Friday, October 7, 2005

Super Soaker Scenario


The Washington DC metro area is being soaked with drought-busting downpours today. As of 2pm, the Official Bucket had picked up 1.23", but a mid afternoon lull was broken by a new wave of moderate to heavy rain moving up I-95. This new batch reduced visibilities as low as 1/4 mile and added 0.56" more rain by 4pm. This amount has already broken the daily record for October 7 of 1.60" in 1965. Rain is continuing, but it was light in the latest report, with another 0.24" added as of 5pm. The Doppler radar estimate of total rainfall shows some amounts in the 5" range in the higher elevations to the west.

Following the latest band of heavy showers, there will be another relative lull in the rain later this evening, but there is plenty more tropical moisture available to continue the festivities through much of the weekend. Jason has laid out a chronology of events in his earlier post. Stay tuned for updates through the weekend.

Tropical Beat

The low pressure area which was over western Cuba yesterday has weakened, but the moisture from it is moving north and bringing a lot of rain to Florida.

A low about 425 miles northeast of the Leeward Islands has been designated a "Special Feature" by the National Hurricane Center, and it has some potential to develop within the next 36 hours.

There are several tropical waves located from the central Caribbean eastward to the eastern Atlantic.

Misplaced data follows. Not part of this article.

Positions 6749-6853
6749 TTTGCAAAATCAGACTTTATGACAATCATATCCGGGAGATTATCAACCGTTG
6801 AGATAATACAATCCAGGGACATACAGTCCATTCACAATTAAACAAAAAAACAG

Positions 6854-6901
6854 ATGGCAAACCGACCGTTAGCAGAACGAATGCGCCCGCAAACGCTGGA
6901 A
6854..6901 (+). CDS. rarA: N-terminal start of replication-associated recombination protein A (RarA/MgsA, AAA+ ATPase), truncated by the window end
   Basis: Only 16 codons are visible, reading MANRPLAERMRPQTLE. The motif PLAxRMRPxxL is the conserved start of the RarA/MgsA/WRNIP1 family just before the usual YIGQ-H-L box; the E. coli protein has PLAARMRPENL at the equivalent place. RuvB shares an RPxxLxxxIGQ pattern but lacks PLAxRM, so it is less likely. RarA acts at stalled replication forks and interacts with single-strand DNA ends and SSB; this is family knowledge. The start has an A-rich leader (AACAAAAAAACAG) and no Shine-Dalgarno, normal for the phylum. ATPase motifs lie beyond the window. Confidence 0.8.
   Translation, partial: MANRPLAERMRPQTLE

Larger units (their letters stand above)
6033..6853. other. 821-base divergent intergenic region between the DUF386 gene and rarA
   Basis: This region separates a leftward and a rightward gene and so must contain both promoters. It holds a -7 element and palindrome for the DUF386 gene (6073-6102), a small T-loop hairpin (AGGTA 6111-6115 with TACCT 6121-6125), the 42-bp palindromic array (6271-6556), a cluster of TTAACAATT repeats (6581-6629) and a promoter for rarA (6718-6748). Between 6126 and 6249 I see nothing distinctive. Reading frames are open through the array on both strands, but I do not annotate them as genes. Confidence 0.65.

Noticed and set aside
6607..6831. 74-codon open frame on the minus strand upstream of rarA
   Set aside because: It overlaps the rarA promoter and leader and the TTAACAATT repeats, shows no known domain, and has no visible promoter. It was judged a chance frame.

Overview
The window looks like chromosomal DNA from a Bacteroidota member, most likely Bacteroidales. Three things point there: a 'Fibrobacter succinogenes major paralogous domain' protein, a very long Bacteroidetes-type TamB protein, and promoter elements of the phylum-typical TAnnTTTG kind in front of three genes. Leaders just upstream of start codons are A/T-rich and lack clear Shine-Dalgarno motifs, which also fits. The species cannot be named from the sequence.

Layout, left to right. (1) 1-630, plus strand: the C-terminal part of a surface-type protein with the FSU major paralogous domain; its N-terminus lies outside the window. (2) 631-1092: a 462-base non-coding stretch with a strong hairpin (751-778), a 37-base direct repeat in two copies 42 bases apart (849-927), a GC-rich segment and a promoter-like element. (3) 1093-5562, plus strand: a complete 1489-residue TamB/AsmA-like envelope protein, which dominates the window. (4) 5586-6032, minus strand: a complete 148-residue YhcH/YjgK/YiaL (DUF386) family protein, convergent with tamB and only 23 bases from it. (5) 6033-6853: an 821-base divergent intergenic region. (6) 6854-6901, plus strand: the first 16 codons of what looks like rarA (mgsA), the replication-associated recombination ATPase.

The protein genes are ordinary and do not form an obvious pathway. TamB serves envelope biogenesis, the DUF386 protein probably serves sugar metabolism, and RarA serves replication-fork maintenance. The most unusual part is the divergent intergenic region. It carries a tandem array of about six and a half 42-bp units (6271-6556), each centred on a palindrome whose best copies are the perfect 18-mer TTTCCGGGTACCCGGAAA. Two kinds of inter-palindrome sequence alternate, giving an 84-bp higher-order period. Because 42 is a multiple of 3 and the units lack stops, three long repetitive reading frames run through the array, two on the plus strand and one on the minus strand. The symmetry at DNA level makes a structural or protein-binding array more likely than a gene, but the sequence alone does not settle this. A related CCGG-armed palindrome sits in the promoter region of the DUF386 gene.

More Divine Wind

You can hear an interview with Dr. Kerry Emanuel, author of "Divine Wind", which was mentioned in yesterday's afternoon update, at the website of the Living on Earth radio program. There is also a transcript of the interview. Prof. Emanuel was interviewed on NPR on Sept. 6. The book is the text for a seminar being given this semester at UCLA. Lecture materials are being posted on the class website. If you happen to be in Bermuda next Wednesday, Prof. Emanuel is presenting a lecture at the Bermuda Biological Station for Research.

Thursday, October 6, 2005

Tammy and the Doctor


The National Weather Service has issued a Special Weather Statement (scroll down to 1103 am) for potential heavy rain and flooding this weekend and a Flood Watch from Friday morning through Saturday afternoon.

Parched lawns and gardens throughout the Washington DC metro area are gazing longingly southward this afternoon in hopes of receiving some rain from the remnants of former Tropical Storm Tammy. By mid afternoon, some very widely scattered showers had appeared, mainly to the west, where Leesburg was reporting heavy rain at 2pm. This was short-lived, however, as only 0.03" fell. The most intense activity was on the Eastern Shore, from the Bay Bridge southeastward to the southwestern corner of Delaware. By 3:00, many locations were reporting at least partly sunny skies and temperatures which were pushing close to or above 80; the official reading was 81 at 4pm. Dewpoints were at the "tropical" level on the muggometer, ranging from a few high 60s to the low 70s. As an upper-level trough approaches from the Midwest, the flow over our region will change from light and variable this morning to moderate (near 50 knots) from the south and southwest, helping to bring some of the much-needed tropical moisture left over from Tammy.